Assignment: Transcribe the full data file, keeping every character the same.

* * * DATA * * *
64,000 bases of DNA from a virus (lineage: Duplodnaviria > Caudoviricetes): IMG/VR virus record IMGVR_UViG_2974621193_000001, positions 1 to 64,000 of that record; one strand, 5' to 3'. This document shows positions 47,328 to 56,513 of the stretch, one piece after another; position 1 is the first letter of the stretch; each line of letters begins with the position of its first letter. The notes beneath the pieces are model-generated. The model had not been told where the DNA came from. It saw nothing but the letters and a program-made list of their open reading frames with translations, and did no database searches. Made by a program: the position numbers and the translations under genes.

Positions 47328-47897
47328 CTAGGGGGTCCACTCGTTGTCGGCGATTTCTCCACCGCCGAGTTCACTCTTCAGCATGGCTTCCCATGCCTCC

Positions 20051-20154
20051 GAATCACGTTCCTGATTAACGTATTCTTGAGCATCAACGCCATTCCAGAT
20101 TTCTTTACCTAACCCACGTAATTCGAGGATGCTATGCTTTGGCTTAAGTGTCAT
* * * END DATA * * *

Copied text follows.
64,000 bases of DNA from a virus (lineage: Duplodnaviria > Caudoviricetes): IMG/VR virus record IMGVR_UViG_2974621193_000001, positions 1 to 64,000 of that record; one strand, 5' to 3'. This document shows positions 47,328 to 56,513 of the stretch, one piece after another; position 1 is the first letter of the stretch; each line of letters begins with the position of its first letter. The notes beneath the pieces are model-generated. The model had not been told where the DNA came from. It saw nothing but the letters and a program-made list of their open reading frames with translations, and did no database searches. Made by a program: the position numbers and the translations under genes.

Positions 47328-47897
47328 CTAGGGGGTCCACTCGTTGTCGGCGATTTCTCCACCGCCGAGTTCACTCTTCAGCATGGCTTCCCATGCCTCC

Positions 20051-20154
20051 GAATCACGTTCCTGATTAACGTATTCTTGAGCATCAACGCCATTCCAGAT
20101 TTCTTTACCTAACCCACGTAATTCGAGGATGCTATGCTTTGGCTTAAGTGTCAT